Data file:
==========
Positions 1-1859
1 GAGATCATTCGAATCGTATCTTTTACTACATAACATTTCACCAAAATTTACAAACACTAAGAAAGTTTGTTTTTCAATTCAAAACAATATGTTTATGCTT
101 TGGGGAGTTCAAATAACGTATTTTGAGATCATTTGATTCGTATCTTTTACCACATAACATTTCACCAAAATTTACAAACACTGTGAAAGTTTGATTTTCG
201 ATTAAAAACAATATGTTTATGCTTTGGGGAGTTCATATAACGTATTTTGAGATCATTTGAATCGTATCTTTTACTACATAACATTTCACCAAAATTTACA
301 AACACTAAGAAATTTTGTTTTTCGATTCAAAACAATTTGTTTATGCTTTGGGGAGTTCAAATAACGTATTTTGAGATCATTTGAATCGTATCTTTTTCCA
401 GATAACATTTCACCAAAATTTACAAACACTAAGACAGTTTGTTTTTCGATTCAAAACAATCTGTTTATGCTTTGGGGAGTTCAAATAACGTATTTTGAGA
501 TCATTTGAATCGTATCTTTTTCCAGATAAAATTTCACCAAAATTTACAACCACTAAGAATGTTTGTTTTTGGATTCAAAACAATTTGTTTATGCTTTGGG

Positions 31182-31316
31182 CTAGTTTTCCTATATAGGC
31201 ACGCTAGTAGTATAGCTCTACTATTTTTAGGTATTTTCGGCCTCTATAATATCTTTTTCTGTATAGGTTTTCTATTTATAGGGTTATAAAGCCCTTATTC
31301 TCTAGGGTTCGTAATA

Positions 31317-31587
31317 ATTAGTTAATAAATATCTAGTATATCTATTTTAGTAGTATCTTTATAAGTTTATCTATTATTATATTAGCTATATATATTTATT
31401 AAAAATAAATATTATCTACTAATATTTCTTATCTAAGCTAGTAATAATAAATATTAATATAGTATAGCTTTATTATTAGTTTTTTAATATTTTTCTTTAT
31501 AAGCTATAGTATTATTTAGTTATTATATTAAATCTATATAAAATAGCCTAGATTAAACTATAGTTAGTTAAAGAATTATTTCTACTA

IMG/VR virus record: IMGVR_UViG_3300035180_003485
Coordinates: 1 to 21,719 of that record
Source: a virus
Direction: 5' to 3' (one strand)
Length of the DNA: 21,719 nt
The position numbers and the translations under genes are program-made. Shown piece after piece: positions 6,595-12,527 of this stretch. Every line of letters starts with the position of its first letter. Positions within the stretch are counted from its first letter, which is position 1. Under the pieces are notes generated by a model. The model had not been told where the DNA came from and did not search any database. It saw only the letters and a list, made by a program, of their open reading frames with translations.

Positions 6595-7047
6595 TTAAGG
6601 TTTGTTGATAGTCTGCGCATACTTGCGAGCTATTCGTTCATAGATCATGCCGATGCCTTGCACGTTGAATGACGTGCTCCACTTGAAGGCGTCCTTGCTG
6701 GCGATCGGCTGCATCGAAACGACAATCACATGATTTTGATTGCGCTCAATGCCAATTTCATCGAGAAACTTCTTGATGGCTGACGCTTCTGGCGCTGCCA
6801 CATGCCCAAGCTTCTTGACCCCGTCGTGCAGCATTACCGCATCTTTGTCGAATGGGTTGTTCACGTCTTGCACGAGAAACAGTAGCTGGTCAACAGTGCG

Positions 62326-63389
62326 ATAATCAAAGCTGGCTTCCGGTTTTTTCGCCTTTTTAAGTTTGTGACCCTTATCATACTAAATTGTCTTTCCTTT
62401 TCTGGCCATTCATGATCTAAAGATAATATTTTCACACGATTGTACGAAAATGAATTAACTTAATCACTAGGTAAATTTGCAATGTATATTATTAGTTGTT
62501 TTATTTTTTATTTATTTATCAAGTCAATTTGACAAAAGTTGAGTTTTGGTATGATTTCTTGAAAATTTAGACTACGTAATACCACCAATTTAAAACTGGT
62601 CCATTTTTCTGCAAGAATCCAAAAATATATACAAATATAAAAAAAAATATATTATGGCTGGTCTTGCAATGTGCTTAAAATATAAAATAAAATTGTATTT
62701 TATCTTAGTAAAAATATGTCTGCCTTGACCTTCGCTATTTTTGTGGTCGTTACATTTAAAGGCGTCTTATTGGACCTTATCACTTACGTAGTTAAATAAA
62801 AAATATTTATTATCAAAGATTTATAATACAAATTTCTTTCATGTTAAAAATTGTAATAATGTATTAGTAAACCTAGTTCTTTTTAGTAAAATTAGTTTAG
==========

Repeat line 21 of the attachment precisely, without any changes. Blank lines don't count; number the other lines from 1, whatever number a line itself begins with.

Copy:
The position numbers and the translations under genes are program-made. Shown piece after piece: positions 6,595-12,527 of this stretch. Every line of letters starts with the position of its first letter. Positions within the stretch are counted from its first letter, which is position 1. Under the pieces are notes generated by a model. The model had not been told where the DNA came from and did not search any database. It saw only the letters and a list, made by a program, of their open reading frames with translations.